The blue skies review into urban planning has now left the runway, with the release by the Productivity Commission before Christmas of an issues paper seeking feedback on possible directions for change.
Submissions are due by 9 March.
The Commission has been tasked with identifying from first principles “the most appropriate system for allocating land use to support desirable social, economic, environmental and cultural outcomes”.
The inquiry includes the Resource Management Act (RMA), Local Government Act (LGA), Land Transport Management Act (LTMA) and those elements of the Building Act, the Reserves Act and the Conservation Act which bear on land use.
It sits separate to the work streams around the Resource Legislation Amendment Bill and the proposed National Policy Statement on urban development.
Weaknesses with current framework
The Commission identifies these as including:
- an absence of strong linkages among the planning processes required under the three main Acts (the RMA, LGA and LTMA) and inconsistences among those links which do exist
- a lack of common purposes and goals and an unclear hierarchy among the Acts
- a lack of consistency among the timeframes required by the various plans and the time-phases in which they must be developed
- rigid overlapping and time-consuming consultation and public participation requirements, which are not necessarily achieving positive outcomes, and
- complex and unclear legal frameworks and rules.
These factors are making coordinated land use, transport and infrastructure decisions inefficient and ineffective.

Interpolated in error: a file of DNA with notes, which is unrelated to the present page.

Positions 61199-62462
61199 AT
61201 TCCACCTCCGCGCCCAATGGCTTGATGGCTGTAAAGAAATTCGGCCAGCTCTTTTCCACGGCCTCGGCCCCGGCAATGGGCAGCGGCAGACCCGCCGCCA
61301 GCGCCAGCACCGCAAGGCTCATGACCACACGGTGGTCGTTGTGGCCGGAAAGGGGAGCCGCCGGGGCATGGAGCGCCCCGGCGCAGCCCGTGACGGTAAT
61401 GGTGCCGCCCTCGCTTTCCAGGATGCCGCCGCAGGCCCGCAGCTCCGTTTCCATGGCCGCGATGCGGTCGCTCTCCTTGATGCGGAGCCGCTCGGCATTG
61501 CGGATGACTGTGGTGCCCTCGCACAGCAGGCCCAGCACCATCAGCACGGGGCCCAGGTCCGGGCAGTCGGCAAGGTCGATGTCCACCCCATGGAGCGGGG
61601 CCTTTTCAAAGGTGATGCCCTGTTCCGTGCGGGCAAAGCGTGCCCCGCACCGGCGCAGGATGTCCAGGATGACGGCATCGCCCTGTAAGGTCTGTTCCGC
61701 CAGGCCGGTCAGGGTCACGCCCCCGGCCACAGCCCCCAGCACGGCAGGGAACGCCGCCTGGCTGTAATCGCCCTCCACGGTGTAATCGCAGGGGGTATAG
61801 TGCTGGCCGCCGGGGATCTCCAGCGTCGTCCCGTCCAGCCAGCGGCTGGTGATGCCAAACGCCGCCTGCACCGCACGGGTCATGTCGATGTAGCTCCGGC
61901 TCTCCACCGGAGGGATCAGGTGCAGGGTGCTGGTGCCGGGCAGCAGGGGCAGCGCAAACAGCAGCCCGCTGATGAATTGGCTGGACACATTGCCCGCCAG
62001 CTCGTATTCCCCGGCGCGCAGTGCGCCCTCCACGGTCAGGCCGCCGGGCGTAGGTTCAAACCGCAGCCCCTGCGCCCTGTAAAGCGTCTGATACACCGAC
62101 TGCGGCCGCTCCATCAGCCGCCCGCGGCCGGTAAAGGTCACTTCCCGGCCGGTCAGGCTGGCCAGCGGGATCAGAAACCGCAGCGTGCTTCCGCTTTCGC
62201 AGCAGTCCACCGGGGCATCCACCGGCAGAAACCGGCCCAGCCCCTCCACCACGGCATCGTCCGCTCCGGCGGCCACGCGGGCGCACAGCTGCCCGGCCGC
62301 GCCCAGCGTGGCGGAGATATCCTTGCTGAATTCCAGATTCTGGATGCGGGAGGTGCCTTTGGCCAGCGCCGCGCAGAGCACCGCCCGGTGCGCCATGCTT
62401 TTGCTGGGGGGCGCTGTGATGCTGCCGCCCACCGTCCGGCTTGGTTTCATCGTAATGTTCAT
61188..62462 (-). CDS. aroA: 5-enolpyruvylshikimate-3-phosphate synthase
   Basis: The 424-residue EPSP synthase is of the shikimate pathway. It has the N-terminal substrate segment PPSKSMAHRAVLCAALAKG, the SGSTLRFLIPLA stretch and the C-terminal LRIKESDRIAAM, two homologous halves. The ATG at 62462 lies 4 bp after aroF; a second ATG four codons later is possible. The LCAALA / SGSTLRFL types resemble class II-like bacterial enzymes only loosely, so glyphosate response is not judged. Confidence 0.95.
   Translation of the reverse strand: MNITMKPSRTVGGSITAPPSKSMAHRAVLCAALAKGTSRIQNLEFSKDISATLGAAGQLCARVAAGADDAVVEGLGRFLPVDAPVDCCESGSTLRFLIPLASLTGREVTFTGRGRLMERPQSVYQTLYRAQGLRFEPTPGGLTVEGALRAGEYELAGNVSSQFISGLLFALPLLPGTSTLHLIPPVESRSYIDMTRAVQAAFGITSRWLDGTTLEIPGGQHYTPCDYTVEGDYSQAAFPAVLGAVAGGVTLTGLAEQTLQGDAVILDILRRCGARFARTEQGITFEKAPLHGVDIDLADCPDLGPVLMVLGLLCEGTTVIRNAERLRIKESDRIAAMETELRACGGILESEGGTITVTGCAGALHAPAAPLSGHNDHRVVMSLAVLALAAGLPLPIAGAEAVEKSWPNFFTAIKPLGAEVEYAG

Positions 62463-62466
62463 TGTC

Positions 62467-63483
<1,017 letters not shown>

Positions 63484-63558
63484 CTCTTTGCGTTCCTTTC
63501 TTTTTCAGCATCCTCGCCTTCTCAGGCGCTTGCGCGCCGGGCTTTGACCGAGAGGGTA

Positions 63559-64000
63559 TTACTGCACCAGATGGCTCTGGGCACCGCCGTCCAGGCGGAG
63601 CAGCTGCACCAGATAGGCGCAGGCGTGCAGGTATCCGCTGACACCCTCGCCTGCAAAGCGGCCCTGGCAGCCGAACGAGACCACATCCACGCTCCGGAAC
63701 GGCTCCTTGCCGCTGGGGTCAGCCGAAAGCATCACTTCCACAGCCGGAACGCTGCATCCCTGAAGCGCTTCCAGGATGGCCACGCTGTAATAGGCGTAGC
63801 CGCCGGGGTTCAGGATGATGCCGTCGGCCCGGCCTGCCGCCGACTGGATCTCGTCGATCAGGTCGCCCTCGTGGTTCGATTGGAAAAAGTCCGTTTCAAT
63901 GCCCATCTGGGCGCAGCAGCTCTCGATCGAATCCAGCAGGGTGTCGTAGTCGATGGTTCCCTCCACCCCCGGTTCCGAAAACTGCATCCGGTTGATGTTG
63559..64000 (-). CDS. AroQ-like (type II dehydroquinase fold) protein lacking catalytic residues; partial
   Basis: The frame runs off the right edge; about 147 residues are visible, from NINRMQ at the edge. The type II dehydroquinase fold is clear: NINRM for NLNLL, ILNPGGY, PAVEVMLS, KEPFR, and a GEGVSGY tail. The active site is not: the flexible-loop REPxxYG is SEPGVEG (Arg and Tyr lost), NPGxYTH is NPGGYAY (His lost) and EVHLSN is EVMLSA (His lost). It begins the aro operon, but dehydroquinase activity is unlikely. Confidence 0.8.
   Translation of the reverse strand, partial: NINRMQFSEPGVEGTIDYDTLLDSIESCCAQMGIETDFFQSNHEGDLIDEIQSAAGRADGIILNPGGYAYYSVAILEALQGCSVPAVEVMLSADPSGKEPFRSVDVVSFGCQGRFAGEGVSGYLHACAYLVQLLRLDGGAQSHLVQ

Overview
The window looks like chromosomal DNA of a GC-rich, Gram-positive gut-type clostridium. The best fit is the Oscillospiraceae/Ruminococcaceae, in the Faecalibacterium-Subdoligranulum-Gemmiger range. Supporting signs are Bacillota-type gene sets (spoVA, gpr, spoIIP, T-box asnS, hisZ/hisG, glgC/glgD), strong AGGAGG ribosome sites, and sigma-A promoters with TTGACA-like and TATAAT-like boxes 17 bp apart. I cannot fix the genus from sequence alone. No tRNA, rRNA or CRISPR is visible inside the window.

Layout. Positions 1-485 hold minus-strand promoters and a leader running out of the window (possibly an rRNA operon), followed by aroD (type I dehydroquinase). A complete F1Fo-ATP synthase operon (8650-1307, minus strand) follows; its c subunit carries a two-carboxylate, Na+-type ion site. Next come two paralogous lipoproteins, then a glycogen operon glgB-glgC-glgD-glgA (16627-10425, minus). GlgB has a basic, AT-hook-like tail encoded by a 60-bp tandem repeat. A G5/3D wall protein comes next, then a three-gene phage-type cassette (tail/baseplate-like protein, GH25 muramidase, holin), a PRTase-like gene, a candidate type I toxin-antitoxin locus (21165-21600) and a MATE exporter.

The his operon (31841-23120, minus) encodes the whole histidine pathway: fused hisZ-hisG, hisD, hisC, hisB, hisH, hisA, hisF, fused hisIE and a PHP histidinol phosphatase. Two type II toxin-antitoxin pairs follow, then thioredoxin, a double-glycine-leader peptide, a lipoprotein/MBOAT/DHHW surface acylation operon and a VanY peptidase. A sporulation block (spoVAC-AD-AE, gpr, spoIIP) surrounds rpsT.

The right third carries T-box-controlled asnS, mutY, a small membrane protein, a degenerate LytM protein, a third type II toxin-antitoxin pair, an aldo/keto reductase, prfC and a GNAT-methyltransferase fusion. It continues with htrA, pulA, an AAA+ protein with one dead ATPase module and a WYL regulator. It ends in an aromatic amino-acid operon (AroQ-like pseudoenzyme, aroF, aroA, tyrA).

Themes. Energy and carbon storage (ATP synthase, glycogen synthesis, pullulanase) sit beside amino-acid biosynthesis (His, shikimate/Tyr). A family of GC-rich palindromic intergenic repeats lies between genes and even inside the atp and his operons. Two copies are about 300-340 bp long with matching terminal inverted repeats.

The Commission asks why the RMA has not delivered on its original objectives of being purely effects based and consolidating and making more consistent, resource use decision-making. It asks which elements in the existing structure would be worth transferring to a new structure.
It invites comment on which among a range of alternatives to land use zoning it should explore further. Mechanisms include common law and private bargaining, covenants, tradable development rights and offsets, levies and user charges. Possible models are from the US, Germany, Japan, Vancouver and Switzerland.
The big questions
At this early stage, the Commission is still working at the very high level. Some of the questions it poses are:
- whether we should continue to regulate environmental protection and land use within a single regulatory framework or under separate frameworks
- whether different regimes should be developed for urban and non-urban areas
- whether infrastructure planning and funding should be integrated into a single planning statute, and
- (although most of the focus is currently on residential land) whether particular tools should be developed to ensure an adequate supply of industrial and commercial land.
The Commission will publish a draft report in July, with responses due by September, and will deliver its final recommendations to the Government by 30 November 2016.
Both the Government and the Commission have publicly indicated an appetite for significant reform so there is a lot to play for.